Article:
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The fessard’s School of neurophysiology after the Second World War in france: globalisation and diversity in neurophysiological research (1938-1955)

Abstract : In France, neurophysiology emerged after the Second World War as a dynamic discipline in different schools, Toulouse, Lyons, Montpellier, Marseilles, and Paris, where Lapicque was losing credit with his studies on the excitability of nerves. Parisian neurophysiologist, Alfred Fessard (1900-1982) was a key figure in establishing a new school of neurophysiology on the model of Edgar Adrian’s department in Cambridge, where he worked for a few months in the late thirties. Fessard was initially a student of Henri Piéron involved in experimental psychology. He also made parallel oscillographic studies on elementary activities in various animal and plant preparations. His school trained leading French neurophysiologists in Paris until recently and Fessard was instrumental in the creation of IBRO in 1961.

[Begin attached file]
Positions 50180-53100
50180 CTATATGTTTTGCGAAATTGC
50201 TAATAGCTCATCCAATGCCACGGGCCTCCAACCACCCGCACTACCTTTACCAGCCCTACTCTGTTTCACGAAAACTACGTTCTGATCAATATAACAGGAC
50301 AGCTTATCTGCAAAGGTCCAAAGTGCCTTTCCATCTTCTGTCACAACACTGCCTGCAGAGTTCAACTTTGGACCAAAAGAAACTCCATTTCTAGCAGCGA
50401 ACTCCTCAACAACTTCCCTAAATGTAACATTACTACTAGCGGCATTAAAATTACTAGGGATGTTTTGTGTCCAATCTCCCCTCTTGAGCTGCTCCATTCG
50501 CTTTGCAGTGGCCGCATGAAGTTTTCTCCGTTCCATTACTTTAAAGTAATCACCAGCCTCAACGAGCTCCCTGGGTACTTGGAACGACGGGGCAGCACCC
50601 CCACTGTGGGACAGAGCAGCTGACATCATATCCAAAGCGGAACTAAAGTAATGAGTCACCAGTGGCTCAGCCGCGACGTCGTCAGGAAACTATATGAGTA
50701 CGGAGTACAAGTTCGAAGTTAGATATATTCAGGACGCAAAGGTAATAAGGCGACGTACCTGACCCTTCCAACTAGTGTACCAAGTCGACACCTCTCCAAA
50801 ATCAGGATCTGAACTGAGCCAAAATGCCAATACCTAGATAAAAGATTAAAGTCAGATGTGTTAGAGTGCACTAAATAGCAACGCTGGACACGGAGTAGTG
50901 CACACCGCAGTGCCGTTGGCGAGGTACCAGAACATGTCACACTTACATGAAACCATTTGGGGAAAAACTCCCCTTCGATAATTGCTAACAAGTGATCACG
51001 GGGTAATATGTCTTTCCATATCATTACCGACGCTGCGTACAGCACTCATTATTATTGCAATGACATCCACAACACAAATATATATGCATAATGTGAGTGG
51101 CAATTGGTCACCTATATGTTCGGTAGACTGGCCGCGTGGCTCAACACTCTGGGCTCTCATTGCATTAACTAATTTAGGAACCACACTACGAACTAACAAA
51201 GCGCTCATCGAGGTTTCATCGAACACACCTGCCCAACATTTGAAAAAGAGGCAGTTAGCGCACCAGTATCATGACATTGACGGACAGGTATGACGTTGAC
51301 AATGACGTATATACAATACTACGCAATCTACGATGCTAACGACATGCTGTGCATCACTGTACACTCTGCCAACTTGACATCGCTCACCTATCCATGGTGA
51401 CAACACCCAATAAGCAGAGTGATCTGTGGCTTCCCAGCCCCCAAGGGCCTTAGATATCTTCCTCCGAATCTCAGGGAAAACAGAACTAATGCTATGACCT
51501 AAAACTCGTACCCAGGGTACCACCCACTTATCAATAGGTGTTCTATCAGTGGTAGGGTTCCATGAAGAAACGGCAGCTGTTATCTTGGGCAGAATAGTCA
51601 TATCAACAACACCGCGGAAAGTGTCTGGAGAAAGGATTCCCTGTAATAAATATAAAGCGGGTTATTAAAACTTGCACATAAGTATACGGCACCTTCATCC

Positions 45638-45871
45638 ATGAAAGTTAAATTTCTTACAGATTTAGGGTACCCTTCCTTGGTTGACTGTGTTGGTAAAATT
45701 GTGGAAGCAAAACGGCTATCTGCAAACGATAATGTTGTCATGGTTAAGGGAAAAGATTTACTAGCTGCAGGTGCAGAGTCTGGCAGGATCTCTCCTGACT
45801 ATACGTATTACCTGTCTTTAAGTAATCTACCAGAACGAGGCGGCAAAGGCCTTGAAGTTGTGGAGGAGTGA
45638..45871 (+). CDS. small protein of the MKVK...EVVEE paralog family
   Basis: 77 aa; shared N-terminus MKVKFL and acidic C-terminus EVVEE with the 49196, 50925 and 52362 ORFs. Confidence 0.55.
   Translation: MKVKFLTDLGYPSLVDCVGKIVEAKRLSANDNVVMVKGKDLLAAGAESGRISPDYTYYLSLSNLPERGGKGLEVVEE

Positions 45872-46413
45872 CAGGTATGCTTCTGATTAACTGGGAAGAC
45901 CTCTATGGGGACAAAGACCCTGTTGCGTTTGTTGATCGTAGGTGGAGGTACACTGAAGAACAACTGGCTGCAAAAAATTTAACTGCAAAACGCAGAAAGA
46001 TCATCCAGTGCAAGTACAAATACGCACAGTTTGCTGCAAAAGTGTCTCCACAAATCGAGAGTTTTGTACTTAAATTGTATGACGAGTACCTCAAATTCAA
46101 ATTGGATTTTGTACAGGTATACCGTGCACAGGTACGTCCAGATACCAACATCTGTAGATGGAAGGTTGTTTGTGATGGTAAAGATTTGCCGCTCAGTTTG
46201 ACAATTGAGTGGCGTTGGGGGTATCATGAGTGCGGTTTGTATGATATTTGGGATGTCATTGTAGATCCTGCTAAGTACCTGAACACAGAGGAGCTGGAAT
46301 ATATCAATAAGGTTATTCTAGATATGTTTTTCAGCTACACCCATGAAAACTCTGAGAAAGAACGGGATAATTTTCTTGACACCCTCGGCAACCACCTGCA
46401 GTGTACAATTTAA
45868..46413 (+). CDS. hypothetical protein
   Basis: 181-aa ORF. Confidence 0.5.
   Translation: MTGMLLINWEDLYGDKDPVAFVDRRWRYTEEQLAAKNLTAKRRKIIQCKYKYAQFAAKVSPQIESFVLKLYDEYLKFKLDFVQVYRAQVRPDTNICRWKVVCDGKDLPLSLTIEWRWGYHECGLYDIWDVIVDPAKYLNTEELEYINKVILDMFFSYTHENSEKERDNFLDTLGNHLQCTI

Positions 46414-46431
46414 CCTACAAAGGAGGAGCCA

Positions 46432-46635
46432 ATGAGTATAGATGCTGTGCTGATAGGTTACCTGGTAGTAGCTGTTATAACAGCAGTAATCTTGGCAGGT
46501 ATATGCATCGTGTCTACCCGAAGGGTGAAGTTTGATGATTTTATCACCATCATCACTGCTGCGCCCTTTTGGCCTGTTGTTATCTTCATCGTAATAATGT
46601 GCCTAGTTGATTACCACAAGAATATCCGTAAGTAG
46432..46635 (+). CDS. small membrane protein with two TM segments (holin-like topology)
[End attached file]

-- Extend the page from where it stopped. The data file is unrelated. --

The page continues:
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https://halshs.archives-ouvertes.fr/halshs-03090650
Contributor : Jean-Gaël Barbara <>
Submitted on : Monday, January 11, 2021 - 3:39:17 PM
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Jean-Gaël Barbara. The fessard’s School of neurophysiology after the Second World War in france: globalisation and diversity in neurophysiological research (1938-1955). Archives Italiennes de Biologie, Universita degli Studi di Pisa, 2011. ⟨halshs-03090650⟩

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